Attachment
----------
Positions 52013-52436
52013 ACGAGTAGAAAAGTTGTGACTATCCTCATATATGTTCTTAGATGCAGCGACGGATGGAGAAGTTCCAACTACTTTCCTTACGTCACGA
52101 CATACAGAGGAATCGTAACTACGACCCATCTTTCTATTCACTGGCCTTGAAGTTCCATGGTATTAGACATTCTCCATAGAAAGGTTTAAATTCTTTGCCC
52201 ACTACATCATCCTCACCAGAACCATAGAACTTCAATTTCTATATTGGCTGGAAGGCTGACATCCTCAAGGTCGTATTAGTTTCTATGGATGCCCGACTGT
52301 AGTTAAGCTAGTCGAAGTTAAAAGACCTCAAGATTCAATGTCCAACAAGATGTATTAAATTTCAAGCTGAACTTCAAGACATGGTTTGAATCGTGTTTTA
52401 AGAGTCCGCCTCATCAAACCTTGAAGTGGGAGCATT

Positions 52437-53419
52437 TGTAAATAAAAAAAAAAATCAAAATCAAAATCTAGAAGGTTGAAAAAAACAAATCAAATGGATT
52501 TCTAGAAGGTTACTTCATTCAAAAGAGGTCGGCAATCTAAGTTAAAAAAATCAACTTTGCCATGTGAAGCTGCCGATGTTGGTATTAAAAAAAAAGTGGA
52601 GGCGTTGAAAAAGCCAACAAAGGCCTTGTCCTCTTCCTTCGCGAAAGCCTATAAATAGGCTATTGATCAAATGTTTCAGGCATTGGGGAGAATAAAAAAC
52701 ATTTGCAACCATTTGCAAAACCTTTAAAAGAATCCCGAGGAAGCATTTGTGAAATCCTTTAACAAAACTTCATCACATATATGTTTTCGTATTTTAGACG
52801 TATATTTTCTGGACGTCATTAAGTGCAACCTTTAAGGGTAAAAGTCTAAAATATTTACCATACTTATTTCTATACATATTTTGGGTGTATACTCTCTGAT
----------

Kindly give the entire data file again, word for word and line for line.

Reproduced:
Positions 52013-52436
52013 ACGAGTAGAAAAGTTGTGACTATCCTCATATATGTTCTTAGATGCAGCGACGGATGGAGAAGTTCCAACTACTTTCCTTACGTCACGA
52101 CATACAGAGGAATCGTAACTACGACCCATCTTTCTATTCACTGGCCTTGAAGTTCCATGGTATTAGACATTCTCCATAGAAAGGTTTAAATTCTTTGCCC
52201 ACTACATCATCCTCACCAGAACCATAGAACTTCAATTTCTATATTGGCTGGAAGGCTGACATCCTCAAGGTCGTATTAGTTTCTATGGATGCCCGACTGT
52301 AGTTAAGCTAGTCGAAGTTAAAAGACCTCAAGATTCAATGTCCAACAAGATGTATTAAATTTCAAGCTGAACTTCAAGACATGGTTTGAATCGTGTTTTA
52401 AGAGTCCGCCTCATCAAACCTTGAAGTGGGAGCATT

Positions 52437-53419
52437 TGTAAATAAAAAAAAAAATCAAAATCAAAATCTAGAAGGTTGAAAAAAACAAATCAAATGGATT
52501 TCTAGAAGGTTACTTCATTCAAAAGAGGTCGGCAATCTAAGTTAAAAAAATCAACTTTGCCATGTGAAGCTGCCGATGTTGGTATTAAAAAAAAAGTGGA
52601 GGCGTTGAAAAAGCCAACAAAGGCCTTGTCCTCTTCCTTCGCGAAAGCCTATAAATAGGCTATTGATCAAATGTTTCAGGCATTGGGGAGAATAAAAAAC
52701 ATTTGCAACCATTTGCAAAACCTTTAAAAGAATCCCGAGGAAGCATTTGTGAAATCCTTTAACAAAACTTCATCACATATATGTTTTCGTATTTTAGACG
52801 TATATTTTCTGGACGTCATTAAGTGCAACCTTTAAGGGTAAAAGTCTAAAATATTTACCATACTTATTTCTATACATATTTTGGGTGTATACTCTCTGAT